Woohoo! Absolutely thrilled to be hosting MJ Lee’s WHERE THE TRUTH LIES blog tour today with a fabulous guest post on what a Coroner does! Huge thanks to Ellie Pilcher and Canelo for the invite. First a bit about the author and this book!
About the Author
Martin has spent most of his adult life writing in one form or another. As a University researcher in history, he wrote pages of notes on reams of obscure topics. As a social worker with Vietnamese refugees, he wrote memoranda. And, as the creative director of an advertising agency, he has written print and press ads, tv commercials, short films and innumerable backs of cornflake packets and hotel websites.
He has spent 25 years of his life working outside the North of England. In London, Hong Kong, Taipei, Singapore, Bangkok and Shanghai, winning awards from Cannes, One Show, D&AD, New York and London Festivals, and the United Nations.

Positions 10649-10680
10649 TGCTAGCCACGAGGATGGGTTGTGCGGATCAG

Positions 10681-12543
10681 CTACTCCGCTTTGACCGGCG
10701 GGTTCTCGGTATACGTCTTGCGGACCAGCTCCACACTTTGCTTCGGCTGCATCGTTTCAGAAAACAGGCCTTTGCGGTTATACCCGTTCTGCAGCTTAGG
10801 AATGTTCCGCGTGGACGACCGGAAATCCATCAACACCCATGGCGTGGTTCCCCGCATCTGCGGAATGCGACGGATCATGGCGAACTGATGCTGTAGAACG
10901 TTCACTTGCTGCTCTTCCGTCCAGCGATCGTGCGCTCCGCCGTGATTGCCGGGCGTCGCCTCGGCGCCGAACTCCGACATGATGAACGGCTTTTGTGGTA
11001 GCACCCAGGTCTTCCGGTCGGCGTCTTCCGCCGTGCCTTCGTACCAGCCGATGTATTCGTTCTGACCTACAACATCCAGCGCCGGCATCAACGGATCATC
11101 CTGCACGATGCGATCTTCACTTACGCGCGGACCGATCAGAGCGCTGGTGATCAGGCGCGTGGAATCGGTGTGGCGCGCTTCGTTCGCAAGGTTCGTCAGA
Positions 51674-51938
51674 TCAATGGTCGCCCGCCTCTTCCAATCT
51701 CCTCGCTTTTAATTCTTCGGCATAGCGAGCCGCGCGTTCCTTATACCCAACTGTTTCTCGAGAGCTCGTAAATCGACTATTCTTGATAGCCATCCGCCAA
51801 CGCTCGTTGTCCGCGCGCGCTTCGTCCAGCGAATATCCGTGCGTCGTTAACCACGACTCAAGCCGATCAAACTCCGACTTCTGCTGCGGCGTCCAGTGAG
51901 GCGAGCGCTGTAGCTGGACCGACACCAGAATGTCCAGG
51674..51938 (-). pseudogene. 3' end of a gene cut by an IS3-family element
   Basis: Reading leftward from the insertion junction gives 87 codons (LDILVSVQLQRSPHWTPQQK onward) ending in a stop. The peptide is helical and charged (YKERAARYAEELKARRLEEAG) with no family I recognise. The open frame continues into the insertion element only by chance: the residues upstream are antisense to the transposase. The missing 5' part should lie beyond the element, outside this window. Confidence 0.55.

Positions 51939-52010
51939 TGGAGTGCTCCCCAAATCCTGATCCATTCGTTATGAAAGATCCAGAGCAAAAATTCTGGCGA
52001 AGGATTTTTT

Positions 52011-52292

When he’s not writing, he splits his time between the UK and Asia, taking pleasure in playing with his daughter, researching his family history, single-handedly solving the problem of the French wine lake and wishing he were George Clooney.
He can be contacted at writermjlee.com, on Facebook at writermjlee, on twitter, you guessed it, @writermjlee. He’s nothing if not original with his internet domains.
About the Book
The case was closed. Until people started dying… The unputdownable first DI Ridpath crime thriller from bestseller MJ Lee
A killer in total control. A detective on the edge. A mystery that HAS to be solved.